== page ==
American Diabetes Association Applauds the Passage of Louisiana Senate Bill 759
June 18, 2012
The American Diabetes Association is pleased to announce the passage of Louisiana Senate Bill 759, a key piece of legislation in the fight to keep children with diabetes safe at school. This bill, which was signed by Governor Bobby Jindal on Friday, allows school employees to volunteer to be trained to help children with diabetes with essential care tasks. These tasks include administering insulin, which is needed multiple times a day, and glucagon, a hormone needed in the case of dangerously low blood glucose levels. This bill also allows children, if they are capable to do so, to self-manage their diabetes while at school.
“The passage of Senate Bill 759 is a major step forward for all children in Louisiana living with diabetes,” said Eloise Keene, the Louisiana state advocacy chair for the American Diabetes Association. Keene’s daughter has type 1 diabetes, and her efforts were instrumental in the bill’s introduction and passage. “Now, children like my daughter will finally have access to the vital diabetes care they need to stay safe and healthy while at school.”
The bill was sponsored by Louisiana State Senator Ben Nevers (District 12), who took office in 2004. He previously served in the state House of Representatives from 1999-2003 and is committed to advancing health care for Louisianans. In the Louisiana House, the bill was carried by State Representative John F. “Andy” Anders, in office since 2006, who represents Louisiana’s 21st District.
“This legislation is an important advancement in ensuring the health care needs of all of our students are met,” said, Senator Ben Nevers. “Moving forward, no child in Louisiana will lack the support needed to manage their diabetes and their health, allowing all of our students to be medically safe at school.”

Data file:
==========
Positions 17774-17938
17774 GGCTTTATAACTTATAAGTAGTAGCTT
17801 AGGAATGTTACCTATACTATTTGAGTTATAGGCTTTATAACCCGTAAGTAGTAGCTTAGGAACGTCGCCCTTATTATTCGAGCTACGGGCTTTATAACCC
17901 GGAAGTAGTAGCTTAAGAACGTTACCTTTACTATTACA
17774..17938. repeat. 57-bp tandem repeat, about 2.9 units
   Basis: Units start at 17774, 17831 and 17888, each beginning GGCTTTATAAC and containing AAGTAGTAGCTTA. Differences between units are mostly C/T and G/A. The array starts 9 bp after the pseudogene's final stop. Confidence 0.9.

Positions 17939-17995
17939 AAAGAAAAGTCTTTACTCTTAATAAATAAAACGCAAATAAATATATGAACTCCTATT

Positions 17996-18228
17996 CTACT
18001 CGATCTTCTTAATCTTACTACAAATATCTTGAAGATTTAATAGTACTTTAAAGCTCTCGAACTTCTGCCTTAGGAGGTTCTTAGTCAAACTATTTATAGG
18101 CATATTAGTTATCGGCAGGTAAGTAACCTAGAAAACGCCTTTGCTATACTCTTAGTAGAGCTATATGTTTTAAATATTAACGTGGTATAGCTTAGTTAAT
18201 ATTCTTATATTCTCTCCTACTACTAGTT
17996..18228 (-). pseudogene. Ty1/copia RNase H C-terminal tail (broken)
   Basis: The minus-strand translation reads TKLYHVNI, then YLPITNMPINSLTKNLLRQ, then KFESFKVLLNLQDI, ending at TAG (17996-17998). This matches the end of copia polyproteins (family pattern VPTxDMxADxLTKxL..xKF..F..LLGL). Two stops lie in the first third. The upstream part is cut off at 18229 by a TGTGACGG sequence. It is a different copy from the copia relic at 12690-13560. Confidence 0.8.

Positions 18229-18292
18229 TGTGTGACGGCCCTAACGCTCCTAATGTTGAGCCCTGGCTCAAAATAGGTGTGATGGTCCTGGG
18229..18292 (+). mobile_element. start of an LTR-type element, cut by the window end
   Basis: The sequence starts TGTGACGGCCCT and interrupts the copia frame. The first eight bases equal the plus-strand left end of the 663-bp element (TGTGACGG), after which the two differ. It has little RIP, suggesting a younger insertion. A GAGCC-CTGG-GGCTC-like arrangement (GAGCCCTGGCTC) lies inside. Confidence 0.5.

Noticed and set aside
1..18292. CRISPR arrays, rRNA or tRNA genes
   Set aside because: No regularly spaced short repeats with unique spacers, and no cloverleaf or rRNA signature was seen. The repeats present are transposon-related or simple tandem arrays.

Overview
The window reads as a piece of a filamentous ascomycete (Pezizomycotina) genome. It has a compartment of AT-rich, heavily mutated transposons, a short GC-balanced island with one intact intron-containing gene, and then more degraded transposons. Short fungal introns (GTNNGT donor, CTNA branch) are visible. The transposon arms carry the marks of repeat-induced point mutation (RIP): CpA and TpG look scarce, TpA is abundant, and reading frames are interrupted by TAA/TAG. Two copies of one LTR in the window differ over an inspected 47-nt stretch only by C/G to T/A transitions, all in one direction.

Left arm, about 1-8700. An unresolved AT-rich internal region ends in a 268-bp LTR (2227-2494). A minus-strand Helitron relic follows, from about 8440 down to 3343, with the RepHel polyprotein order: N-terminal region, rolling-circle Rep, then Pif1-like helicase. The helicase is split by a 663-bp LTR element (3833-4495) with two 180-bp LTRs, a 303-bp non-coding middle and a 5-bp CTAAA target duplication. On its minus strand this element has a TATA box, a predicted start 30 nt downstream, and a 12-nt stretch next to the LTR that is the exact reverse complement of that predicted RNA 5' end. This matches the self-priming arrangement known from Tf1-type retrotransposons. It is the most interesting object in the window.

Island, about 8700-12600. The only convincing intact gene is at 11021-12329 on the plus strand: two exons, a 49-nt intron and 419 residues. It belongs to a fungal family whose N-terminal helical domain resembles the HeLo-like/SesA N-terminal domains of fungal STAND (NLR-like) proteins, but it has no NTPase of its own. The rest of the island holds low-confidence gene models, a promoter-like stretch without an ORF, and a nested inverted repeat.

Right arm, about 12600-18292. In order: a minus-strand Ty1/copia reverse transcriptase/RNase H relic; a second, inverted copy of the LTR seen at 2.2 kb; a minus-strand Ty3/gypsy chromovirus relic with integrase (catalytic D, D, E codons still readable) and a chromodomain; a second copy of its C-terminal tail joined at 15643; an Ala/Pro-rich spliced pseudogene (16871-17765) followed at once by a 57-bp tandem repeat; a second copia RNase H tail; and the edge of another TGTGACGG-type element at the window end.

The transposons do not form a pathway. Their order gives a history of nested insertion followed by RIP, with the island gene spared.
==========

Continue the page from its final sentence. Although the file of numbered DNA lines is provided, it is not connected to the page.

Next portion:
An estimated 215,000 children under the age of 20 are living with diabetes in the United States. Diabetes is a disease that must be managed 24/7, including the many hours spent at school, on field trips and in extra-curricular activities if these vulnerable children are to avoid blood glucose levels that can be life-threatening in the short term and lead to blindness, amputation, kidney failure and heart disease later in life. Every day, these children are put in dangerous situations if no one is present at school to help with insulin and glucagon administration. Senate Bill 759 will allow volunteers to be trained in every school in Louisiana to provide the diabetes care these children need, and deserve to learn and be healthy.
To address barriers to diabetes care at school, the Association created its Safe at School campaign. Through this campaign, the Association is dedicated to making sure that all children with diabetes are medically safe at school and have the same educational opportunity as their peers.
About the American Diabetes Association
More than 30 million Americans have diabetes, and every 21 seconds another person is diagnosed with diabetes. The American Diabetes Association (Association) is the global authority on diabetes and since 1940 has been committed to its mission to prevent and cure diabetes and to improve the lives of all people affected by diabetes. To tackle this global public health crisis, the Association drives discovery in research to treat, manage and prevent all types of diabetes, as well as to search for cures; raises voice to the urgency of the diabetes epidemic; and provides support and advocacy for people living with diabetes, those at risk of developing diabetes and the health care professionals who serve them. For more information, please call the American Diabetes Association at 1-800-DIABETESS (1-800-342-2383) or visit diabetes.org. Information from both of these sources is available in English and Spanish. Find us on Facebook (American Diabetes Association), Twitter (@AmDiabetesAssn) and Instagram (@AmDiabetesAssn)